Now onto the guidance Jesus gives to his disciples... These are emergency instructions for a swift and dangerous mission. What do you make of them?

I guess there’s only so much you can learn sitting in a classroom. At some point, you’re going to have to get some real life experience! If you want to be a teacher, you need to practice in front of real kids! Or a mechanic, you’d better start getting your hands dirty on a real engine. If you want to be a nurse or doctor, you need experience working with real sick people! Our education isn’t complete until we get out there and use what we’ve learned!

And the same thing is true with the Christian life. Jesus is teaching his disciples how to do the work of the kingdom. And now, he’s taking them to the next level. He’s saying, "Alright. You’ve watched me preach. You’ve seen me heal. You’ve observed me driving out dark, destructive stuff from people. You’ve watched me love people that have never been loved before. Now it’s time for YOU to do it! I didn’t pick you lot so that you could stand around and watch me do all the work!”

God hasn’t hidden up in heaven and told us what to do from a distance. He’s come down here, himself - in his Son - rolled up his sleeves (so to speak) and showed us! And notice this:  Jesus doesn’t wait around for the villagers to come to him. He goes to them!

In Christian circles, we talk a lot about getting people to come to our church. But we probably don’t pray and talk enough about getting our church to go out to the people (even though we pray this week by week in our Diocesan Prayer). But that’s what Jesus is talking about here! He doesn’t say, "Wait in the church or chapel and pray for people to come in and fill the pews." He’s saying, "I want you people in the pews to go out to those who really need me!" – and not with placards and a hard sell – just be yourselves where I’ve placed you.

Most of the serving, the ministry, that God calls us to do is outside the church. It happens when we reach out to the people in our own village. Yes it’s a witness when we love our families and teach our kids right from wrong; but also when we take time to be genuinely interested in our neighbours: reaching out with the love of God beyond the walls of this building....l listening to what concerns people and makes people tick. And there are principles behind what Jesus says that still hold.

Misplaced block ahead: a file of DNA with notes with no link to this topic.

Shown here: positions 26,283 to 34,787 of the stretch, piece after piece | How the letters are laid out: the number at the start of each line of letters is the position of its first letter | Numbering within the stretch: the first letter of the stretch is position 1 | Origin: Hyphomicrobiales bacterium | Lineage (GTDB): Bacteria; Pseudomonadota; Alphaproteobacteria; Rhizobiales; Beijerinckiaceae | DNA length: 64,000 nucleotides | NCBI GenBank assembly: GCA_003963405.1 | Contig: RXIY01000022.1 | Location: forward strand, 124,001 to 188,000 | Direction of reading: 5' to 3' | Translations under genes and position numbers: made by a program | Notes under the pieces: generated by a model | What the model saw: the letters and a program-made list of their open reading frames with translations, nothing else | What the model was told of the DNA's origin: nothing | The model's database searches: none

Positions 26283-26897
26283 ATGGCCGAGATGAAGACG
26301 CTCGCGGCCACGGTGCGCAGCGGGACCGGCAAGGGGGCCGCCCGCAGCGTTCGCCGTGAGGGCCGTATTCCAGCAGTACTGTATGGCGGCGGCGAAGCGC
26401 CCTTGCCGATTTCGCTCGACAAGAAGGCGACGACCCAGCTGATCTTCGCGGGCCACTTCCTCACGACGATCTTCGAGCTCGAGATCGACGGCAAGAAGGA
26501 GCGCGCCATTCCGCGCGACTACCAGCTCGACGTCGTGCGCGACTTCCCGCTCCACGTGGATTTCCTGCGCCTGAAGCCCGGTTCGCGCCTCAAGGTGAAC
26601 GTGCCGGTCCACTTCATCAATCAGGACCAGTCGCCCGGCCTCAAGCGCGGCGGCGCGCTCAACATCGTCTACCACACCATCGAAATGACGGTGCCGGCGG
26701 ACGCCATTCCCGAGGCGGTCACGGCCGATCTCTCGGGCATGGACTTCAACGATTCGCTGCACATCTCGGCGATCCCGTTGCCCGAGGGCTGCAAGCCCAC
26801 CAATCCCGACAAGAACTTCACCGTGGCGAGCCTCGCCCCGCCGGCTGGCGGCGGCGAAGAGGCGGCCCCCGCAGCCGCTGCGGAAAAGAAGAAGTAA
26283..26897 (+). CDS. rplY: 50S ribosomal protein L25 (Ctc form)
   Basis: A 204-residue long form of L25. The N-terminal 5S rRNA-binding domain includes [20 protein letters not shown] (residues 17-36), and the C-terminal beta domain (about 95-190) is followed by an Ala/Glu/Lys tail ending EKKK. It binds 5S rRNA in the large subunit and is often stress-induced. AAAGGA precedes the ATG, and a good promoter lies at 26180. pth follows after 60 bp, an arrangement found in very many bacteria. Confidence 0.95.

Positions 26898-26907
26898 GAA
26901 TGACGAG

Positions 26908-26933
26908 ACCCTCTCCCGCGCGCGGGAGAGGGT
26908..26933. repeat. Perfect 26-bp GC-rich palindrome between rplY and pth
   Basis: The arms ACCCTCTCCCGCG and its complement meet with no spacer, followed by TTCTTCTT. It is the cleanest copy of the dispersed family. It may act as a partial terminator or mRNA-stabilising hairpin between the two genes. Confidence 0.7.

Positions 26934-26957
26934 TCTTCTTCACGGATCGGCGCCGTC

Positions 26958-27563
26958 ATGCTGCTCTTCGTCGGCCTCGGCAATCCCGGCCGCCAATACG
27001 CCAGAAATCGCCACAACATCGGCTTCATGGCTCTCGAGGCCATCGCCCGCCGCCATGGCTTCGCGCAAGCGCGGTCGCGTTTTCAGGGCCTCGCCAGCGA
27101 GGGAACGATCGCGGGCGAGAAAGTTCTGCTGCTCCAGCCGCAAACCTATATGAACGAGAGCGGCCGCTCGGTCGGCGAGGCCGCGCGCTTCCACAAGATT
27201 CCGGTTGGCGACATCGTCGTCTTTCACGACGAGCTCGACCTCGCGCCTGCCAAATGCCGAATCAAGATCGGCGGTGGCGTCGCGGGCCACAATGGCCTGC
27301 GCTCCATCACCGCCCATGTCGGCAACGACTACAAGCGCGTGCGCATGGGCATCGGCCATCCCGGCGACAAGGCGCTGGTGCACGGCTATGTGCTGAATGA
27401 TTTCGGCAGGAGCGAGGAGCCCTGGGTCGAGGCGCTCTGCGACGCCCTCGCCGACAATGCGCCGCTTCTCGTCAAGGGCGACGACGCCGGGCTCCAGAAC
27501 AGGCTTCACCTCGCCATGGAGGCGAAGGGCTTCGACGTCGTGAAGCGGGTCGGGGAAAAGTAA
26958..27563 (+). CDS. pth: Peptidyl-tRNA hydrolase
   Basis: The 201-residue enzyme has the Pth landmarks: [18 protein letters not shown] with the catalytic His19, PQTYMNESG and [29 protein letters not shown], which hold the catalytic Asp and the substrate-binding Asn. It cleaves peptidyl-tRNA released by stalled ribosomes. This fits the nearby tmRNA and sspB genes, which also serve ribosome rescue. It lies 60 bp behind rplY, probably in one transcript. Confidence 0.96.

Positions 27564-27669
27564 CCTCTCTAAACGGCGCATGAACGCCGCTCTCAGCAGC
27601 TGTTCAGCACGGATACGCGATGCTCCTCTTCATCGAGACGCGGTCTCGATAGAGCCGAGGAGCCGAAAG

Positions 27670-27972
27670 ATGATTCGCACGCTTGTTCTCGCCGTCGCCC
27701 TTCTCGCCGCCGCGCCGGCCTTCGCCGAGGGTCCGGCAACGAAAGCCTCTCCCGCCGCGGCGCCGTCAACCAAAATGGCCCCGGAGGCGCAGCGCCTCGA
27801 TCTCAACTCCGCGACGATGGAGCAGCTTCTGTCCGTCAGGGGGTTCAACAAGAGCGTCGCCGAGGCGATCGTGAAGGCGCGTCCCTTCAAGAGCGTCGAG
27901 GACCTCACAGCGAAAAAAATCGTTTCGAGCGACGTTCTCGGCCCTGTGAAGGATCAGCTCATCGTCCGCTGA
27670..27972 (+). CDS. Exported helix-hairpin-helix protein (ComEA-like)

For one thing, this kingdom business is urgent – which is why they were to take a minimum of bits and pieces, to rely on local hospitality, and to focus entirely on the task at hand. After all they were heralds, ambassadors - proclaiming that something different was about to happen – and that people needed to get ready for it by turning their lives around: repenting – which is not just being sorry, but having a totally new outlook. So there was no time to waste.

And Jesus anticipated that some places were not going to welcome that message. And there are always some who would almost rather stay sick, or stuck in an old lifestyle where they are, than face the bracing new challenge of a different way of living and being?!. But the disciples weren’t to get angry about any of that, they were instructed to respond with a symbolic action – wiping the dust of the place off their feet. No petulance or fits of pique, or bearing grudges, because there wasn’t any time to waste. 

There’s so much good learning that can happen for us here. We have Mark’s breathless gospel account where things proceed at a cracking pace; where the mission is of utmost urgency – and if people won’t have it, there’s no time to lose. Onto the next place, and woe to those who have missed their chance…!

Of course our life as a church has to be carried out with much more discernment and sensitivity, in many ways. We have to know when an emergency is on, and what steps to take. But keeping together – and keeping focussed is what we need to make sure we do. Keep short accounts if something goes wrong; if someone offends you. Shake the dust off and move on. Forgive me (because I get things wrong – I know I do). And forgive each other – don’t store away resentment – allow the Holy Spirit to deal with the hurt and (here’s what it’s all about it about really) let’s fix our eyes on Jesus and let him shine out in all we say and do, in all our relationships – people are watching – and they want to, need to see something different – in us.